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  8. #8  
    Senior Member Nick Morrison's Avatar
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    Bad ND is the curse of filmmaking. The color shifts are a real problem. There are few good ND's (that really have no shift). Proceed with caution. Variable ND's generally are even less reliable than ND.

    My advice would be to invest in some of the premium ND's out there, that have little to no color shift at all. Phil Holland has written a lot about these. Bad ND's have noticeable color shifts from 0.9 up. It's hard to tell at weaker strengths. But once those shifts are in, you can't take them out. Even if you are shooting RAW, you still have to deal with these anomalies and it can be a nightmare. Esp if some of your footage is clean. And other shots are contaminated. Trust me, it's not worth getting bitten.

    Just buy great ND's and call it a day.
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  9. #9  
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    Motion Mounts go for $1000-2000 on eBay, usually much closer to $1000. I think they're the best option.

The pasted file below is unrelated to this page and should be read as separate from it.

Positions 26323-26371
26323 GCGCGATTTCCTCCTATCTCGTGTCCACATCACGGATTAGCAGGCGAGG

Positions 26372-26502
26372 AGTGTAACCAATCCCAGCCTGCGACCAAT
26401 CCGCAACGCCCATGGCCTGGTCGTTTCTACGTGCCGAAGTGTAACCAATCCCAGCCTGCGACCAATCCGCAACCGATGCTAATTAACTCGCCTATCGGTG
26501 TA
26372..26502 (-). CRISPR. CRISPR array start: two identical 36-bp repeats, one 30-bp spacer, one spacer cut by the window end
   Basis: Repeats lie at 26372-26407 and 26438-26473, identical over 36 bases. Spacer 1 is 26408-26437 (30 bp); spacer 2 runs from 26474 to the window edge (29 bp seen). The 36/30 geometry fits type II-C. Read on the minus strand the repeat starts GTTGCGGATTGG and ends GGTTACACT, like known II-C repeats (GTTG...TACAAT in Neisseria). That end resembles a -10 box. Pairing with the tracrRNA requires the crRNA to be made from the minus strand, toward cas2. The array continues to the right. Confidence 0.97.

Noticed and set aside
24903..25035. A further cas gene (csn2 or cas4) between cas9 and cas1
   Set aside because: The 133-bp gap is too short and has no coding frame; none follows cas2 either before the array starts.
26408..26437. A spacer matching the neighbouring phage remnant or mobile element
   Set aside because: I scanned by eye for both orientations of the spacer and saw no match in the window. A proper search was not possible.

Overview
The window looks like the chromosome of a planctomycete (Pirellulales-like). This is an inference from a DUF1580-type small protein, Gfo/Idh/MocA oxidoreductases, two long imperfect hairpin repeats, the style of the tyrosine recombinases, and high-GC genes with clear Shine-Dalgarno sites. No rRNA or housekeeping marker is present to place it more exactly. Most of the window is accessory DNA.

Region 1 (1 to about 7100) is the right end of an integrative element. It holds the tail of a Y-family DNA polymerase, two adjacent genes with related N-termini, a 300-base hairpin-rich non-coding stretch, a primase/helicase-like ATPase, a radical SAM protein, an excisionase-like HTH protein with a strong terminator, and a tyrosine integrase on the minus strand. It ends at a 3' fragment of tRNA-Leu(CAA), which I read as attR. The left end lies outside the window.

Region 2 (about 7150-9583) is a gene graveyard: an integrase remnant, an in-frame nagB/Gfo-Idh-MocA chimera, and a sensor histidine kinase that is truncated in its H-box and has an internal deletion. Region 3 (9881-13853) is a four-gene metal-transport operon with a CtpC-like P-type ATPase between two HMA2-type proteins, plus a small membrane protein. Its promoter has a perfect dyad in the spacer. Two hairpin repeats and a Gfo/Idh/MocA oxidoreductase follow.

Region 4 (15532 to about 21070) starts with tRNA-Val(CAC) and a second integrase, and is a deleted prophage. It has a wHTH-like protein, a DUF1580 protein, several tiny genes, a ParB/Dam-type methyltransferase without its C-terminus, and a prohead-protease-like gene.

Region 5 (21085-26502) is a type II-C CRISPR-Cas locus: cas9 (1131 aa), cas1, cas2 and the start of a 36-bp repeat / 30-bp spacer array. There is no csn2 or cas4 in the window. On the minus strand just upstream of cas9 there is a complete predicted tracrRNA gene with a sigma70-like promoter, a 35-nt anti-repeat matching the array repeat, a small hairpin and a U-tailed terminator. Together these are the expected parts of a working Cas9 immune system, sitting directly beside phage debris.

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  10. #10  
    Moderator Phil Holland's Avatar
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    Phil Holland's Preference in Optical Neutral Density and Exposure Control (Bonus Mattebox Advice)
    1. Front of Lens ND 4x5.65"
    2. When appropriate, Front of Lens ND Screw-In
    3. Rear of Lens ND
    4. Internal Mechanical or Electronic ND (likely a tie for 3rd there cause you know samezees)
    5. Variable ND (last added glass into the mix solution, knowing I've now stepped into a saloon I don't want to be in)
    6. Iris down to whatever and "Fuck it"
    7. Adjust Shutter Speed to change exposure and Drink Away Your Poor Decisions in Life
    8. Find some semi-translucent material to put in front of the lens and pray you get an image you like, no no, pray harder
    9. Fight off the Devil with Evil, but won't get good results; Roll up the Tinted Car Window or Maybe Steal a Welder's Mask (that will be a green tint btw)